Exclusive: Peter Obi pleads with Bishop Oyedepo to help him win the 2023 “religious battle” in a last-ditch effort to get votes

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The news room learned via a leaked discussion that Peter Gregory Obi, a key presidential candidate, rallied Christian leaders to intensify a sectarian pitch to push him over the line as Nigerians prepared to cast their votes and political tension heightened.

The Labour Party’s standard-bearer, Mr. Obi, saw the election on February 25, 2023, as a fight to defend Christians’ rights in the nation, launching his campaign out of a polarized cycle sparked by Bola Tinubu’s nomination of Muslims and Muslims with a focus on religion.
Messrs. Obi, Tinubu, and Atiku Abubakar, a former vice president who ran again on the platform of the main opposition Peoples Democratic Party, were the three candidates who dominated the election.

On the day of the election, Mr. Obi, 61, called Bishop David Oyedepo of Living Faith Church (Winners’ Chapel) and begged him to deliver messages to Christians throughout the South-West as well as those in core states like Kwara, Kogi, and Niger.

“Daddy, I need you to speak to your people in the South-West and Kwara, the Christians in the South-West and Kwara,” Mr Obi said in the audio obtained by The Gazette. “This is a religious war.”

“I believe that, I believe that, I believe that,” Mr Oyedepo said.

“Like I keep saying: if this works, you people will never regret the support,” Mr Obi said with candour, adding that Christians in places like Kogi, Kwara and Niger have been difficult to penetrate.

“We look forward to God’s intervention,” Mr Oyedepo said, promising to circulate more messages to Christians on Mr Obi’s behalf.

Mr. Obi ignored The Gazette’s calls and messages left on his two available phone lines for two days. When The Gazette addressed an inquiry to them with the complete tape, his media advisors and loyalists, including Akin Osuntokun, Valentine Obienyem, and Mike Ifedi, all declined to comment.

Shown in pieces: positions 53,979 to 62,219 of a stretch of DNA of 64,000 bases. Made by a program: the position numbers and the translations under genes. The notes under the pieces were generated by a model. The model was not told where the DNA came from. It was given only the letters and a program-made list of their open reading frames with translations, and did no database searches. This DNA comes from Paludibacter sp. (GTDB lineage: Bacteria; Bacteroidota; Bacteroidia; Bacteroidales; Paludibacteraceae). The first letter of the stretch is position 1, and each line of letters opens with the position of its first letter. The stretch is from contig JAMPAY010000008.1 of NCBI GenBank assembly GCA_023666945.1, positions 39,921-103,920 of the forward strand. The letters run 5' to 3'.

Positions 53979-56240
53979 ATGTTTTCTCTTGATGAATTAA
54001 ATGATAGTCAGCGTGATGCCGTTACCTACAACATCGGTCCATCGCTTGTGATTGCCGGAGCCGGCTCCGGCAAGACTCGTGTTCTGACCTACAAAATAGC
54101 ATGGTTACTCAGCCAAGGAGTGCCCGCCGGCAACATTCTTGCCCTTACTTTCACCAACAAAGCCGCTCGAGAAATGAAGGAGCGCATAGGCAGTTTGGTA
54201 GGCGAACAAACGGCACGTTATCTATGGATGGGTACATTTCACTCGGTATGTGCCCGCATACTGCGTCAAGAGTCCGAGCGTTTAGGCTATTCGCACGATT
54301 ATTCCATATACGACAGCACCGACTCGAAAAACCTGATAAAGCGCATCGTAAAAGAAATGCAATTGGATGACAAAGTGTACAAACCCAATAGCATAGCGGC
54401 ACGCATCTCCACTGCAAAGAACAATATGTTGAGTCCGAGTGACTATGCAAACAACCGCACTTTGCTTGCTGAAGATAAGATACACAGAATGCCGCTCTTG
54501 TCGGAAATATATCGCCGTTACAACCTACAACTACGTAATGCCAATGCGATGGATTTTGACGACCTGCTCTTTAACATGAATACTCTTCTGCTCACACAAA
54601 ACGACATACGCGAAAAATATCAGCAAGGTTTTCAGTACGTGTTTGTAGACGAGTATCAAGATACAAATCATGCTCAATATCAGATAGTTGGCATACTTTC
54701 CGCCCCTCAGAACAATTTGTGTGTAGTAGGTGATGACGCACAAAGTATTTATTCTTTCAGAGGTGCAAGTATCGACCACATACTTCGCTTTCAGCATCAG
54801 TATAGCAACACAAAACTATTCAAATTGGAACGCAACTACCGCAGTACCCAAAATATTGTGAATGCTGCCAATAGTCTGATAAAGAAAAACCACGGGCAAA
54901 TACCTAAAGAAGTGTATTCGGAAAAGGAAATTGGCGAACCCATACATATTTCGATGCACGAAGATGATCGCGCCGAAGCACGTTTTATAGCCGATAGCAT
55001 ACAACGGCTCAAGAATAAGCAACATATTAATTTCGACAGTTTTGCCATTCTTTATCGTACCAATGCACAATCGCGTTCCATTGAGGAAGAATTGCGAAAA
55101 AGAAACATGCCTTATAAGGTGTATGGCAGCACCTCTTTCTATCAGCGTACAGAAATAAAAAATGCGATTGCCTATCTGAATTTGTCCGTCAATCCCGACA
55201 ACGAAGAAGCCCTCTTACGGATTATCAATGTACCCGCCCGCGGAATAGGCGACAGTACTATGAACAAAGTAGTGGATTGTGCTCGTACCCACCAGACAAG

Mr. Ifedi claimed he was attempting to talk to Mr. Obi about the tape in order to get a reasonable response, but his message did not arrive before the decision was made to publish this story.

Mr. Oyedepo requested that The Gazette send him a question over WhatsApp, but he withheld his comments for more than a day after receiving the messages and the audio.

‘United and Indivisble Nigeria’

Although religion has traditionally played a significant role in Nigerian politics, the lengthy talk undermined Mr. Obi’s public claims that his campaign had no religious overtones.

He participated in various discussions aimed at preserving peace and stability in the nation and was viewed as a formidable candidate to become the first Igbo president of Nigeria since the Civil War.

“No one should ascribe ethnic or religious colouration to the OBIdient Movement. Nigeria is one and my ambition is to become the President of a United and Indivisible Nigeria,” Mr Obi said in a statement signed by him on March 26, a month after the election, as he continued his legal push to reclaim what he described as a stolen mandate.

Mr. Obi, whose ambition inspired a historically high level of youth participation in Nigeria’s recent election, faced a barrage of political criticism on the purportedly ethno-religious undertones of his campaign.